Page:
Gamma rays are the highest-energy form of radioactive waves known in the universe but how they're made and where they come from have been something of a mystery.
Using highly detailed radio telescope images, a team of astronomers have pinpointed the location where an explosion on the surface of a star, known as a nova, emitted gamma rays. A nova occurs in a star that is part of a binary system – two stars orbiting one another. One star, known as a dense white dwarf, steals matter from the other and the interaction triggers a thermonuclear explosion that flings debris into space.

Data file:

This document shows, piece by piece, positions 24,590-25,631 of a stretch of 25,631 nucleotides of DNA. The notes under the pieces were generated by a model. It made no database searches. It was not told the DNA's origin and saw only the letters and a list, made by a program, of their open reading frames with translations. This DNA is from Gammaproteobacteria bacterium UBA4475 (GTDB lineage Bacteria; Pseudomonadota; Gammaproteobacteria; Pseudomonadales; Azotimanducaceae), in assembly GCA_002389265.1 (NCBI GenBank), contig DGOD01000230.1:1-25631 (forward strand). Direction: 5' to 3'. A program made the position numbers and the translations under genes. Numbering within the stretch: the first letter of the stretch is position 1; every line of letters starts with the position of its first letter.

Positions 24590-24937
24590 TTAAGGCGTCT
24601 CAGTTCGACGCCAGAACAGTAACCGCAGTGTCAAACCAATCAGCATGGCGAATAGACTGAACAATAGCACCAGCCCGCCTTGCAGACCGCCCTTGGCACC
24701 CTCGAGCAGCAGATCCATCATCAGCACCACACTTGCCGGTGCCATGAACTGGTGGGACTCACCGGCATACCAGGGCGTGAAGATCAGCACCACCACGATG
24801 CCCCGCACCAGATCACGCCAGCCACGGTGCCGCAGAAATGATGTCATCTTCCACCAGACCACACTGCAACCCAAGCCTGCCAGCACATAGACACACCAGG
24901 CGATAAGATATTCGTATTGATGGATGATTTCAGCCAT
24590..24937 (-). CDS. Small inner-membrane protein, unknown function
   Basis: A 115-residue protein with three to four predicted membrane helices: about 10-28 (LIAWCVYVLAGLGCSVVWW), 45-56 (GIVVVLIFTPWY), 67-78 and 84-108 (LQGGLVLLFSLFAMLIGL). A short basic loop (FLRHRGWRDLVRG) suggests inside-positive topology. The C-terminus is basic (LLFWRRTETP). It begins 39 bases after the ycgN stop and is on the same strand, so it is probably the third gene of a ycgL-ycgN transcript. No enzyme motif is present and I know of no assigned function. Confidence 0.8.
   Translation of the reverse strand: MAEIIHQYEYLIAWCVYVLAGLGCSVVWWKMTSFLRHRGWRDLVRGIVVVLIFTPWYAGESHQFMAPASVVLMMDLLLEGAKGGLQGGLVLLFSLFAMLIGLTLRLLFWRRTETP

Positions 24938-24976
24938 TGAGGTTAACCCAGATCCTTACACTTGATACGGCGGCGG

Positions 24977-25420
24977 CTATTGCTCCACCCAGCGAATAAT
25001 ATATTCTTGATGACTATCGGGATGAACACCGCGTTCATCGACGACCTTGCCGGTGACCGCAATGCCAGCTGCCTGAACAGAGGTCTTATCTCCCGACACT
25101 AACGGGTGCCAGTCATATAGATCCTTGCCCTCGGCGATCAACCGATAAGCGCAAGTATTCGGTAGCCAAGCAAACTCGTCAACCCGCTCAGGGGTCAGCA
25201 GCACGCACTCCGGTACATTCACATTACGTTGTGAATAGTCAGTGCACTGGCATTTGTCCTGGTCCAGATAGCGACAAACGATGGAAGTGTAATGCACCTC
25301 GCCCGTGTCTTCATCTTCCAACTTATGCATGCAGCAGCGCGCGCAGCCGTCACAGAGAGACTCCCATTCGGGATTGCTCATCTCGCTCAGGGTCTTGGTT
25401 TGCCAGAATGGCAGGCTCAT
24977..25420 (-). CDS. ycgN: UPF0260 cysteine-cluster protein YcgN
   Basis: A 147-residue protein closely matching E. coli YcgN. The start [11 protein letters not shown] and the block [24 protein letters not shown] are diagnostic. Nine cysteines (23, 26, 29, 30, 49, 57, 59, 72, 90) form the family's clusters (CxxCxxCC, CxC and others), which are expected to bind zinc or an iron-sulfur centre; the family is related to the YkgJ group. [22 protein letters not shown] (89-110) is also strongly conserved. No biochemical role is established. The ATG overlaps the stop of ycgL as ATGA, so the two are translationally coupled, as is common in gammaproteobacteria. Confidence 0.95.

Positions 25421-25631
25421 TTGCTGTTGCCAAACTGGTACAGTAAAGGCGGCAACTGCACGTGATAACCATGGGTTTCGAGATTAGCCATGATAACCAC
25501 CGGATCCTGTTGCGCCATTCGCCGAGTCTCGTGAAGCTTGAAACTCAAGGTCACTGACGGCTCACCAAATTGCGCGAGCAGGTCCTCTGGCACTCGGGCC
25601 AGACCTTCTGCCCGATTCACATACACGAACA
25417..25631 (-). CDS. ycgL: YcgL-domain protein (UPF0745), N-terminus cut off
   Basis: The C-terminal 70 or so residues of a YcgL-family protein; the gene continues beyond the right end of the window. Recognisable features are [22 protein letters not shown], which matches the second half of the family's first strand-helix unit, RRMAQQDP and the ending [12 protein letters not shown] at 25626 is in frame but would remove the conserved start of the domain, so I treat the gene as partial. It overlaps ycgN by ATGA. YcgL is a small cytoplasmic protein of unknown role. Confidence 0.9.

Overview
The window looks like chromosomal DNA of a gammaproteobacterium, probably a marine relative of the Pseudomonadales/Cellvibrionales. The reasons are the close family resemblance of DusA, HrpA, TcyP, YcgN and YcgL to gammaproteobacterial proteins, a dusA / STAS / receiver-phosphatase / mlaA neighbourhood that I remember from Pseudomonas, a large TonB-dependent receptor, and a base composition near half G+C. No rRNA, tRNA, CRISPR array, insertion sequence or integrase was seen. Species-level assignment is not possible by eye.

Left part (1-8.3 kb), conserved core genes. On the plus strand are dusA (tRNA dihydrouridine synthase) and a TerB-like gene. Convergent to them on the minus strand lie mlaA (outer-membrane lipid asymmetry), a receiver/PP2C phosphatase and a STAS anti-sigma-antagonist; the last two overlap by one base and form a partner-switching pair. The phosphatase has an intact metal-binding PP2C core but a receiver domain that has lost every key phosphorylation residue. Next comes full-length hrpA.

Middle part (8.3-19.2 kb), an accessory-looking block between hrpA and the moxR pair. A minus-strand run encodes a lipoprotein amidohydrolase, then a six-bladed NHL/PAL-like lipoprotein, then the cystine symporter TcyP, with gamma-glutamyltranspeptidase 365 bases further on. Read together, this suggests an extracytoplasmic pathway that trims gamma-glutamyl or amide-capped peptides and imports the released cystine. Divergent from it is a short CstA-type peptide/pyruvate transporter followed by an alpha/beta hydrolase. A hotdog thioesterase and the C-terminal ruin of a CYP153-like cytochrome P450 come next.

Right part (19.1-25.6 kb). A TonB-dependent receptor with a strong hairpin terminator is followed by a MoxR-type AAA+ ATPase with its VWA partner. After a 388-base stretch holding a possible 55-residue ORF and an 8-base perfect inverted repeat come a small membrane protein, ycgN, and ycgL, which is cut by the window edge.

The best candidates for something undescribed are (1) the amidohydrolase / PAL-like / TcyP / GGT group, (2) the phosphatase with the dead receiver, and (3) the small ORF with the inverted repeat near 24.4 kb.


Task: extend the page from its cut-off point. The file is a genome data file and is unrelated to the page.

It was from this explosion from a system known as V959 Mon, located some 5,000 light years from Earth, that the researchers think the gamma rays were emitted.